Translation:From the car we go to the train, and from the train to the plane.
Why "pedig"? I thought it was only used when two different subjects were being compared.
"pedig" has to meanings- and/but, that's why it is also used not only for contrasting things, but also as a link.
we go from the car to the train and from the train to the airplane. This was rejected.
I noted that as well. There does not appear to be a lick of difference in English.
I hope the course is more interesting in the next parts - I'm tired of all those from/to/down/off things.
I used "then" for pedig instead of "and", it was rejected. It seems like I've seen it used that way before, right?
Not that I can remember, and it shouldn't either. "Then" is usually translated with akkor.
Is there a rule for the placement of pedig in the sentence? Feels wrong here.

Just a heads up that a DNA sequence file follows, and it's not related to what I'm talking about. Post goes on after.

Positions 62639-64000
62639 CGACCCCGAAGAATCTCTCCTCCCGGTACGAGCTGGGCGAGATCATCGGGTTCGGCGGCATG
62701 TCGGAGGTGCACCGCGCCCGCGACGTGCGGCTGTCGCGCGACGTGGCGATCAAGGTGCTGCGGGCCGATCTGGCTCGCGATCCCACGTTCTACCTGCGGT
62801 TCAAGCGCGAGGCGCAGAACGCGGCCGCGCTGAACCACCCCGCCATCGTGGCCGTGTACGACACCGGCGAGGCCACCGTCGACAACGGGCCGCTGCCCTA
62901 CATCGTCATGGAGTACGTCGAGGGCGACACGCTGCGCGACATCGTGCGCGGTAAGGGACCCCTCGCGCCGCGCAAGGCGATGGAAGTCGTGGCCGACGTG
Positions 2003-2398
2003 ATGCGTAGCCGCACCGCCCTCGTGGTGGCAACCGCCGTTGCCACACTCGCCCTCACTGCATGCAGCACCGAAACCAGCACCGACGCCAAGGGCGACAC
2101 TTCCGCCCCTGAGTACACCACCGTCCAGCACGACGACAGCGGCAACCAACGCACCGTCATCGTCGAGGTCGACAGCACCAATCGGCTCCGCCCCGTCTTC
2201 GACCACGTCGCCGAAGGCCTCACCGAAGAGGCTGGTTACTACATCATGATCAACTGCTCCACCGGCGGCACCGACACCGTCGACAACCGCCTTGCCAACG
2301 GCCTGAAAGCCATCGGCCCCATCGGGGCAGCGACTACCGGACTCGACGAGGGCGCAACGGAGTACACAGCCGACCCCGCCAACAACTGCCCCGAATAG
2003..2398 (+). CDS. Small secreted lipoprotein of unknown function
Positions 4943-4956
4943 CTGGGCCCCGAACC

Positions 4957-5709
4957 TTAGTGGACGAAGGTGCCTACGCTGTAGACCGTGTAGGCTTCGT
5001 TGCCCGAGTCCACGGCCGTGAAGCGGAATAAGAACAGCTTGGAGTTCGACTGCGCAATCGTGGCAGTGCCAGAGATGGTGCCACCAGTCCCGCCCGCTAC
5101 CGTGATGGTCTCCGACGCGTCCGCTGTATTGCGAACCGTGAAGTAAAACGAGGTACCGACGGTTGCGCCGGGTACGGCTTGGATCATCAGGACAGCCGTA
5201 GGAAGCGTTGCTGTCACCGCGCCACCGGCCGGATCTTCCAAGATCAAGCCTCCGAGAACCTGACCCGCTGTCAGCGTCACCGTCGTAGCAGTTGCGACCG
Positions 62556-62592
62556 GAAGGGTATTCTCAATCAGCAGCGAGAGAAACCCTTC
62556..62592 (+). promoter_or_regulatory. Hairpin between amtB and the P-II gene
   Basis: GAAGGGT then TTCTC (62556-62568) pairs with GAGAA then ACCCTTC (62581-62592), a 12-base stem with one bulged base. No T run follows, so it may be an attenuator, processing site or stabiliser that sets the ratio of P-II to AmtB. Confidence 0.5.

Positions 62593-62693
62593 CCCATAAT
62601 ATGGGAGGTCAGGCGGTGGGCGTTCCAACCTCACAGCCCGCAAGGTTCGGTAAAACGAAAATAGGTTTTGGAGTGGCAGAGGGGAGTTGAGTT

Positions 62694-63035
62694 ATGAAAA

In the meaning of "whereas", like here, you place it after the topic of the second clause. It functions as a contrasting postposition. It might be handy to translate it as "however" or "on the other hand" to place it correctly. "From the car we go to the train, from the train, however, to the plane."
The answer, "We go from the car to the train and from the train to the airplane," was rejected. This is the third request asking to explain, why?
No explanation request was there yet. :)
It's a good translation, nothing wrong with it. Please report it.
Thank you. My impression was that GerSzej said it was rejected (but did not ask for explanation specifically), and Oldfatdad seemed to second the idea. Anyway, thank you again. How do I report it after the lesson is completed?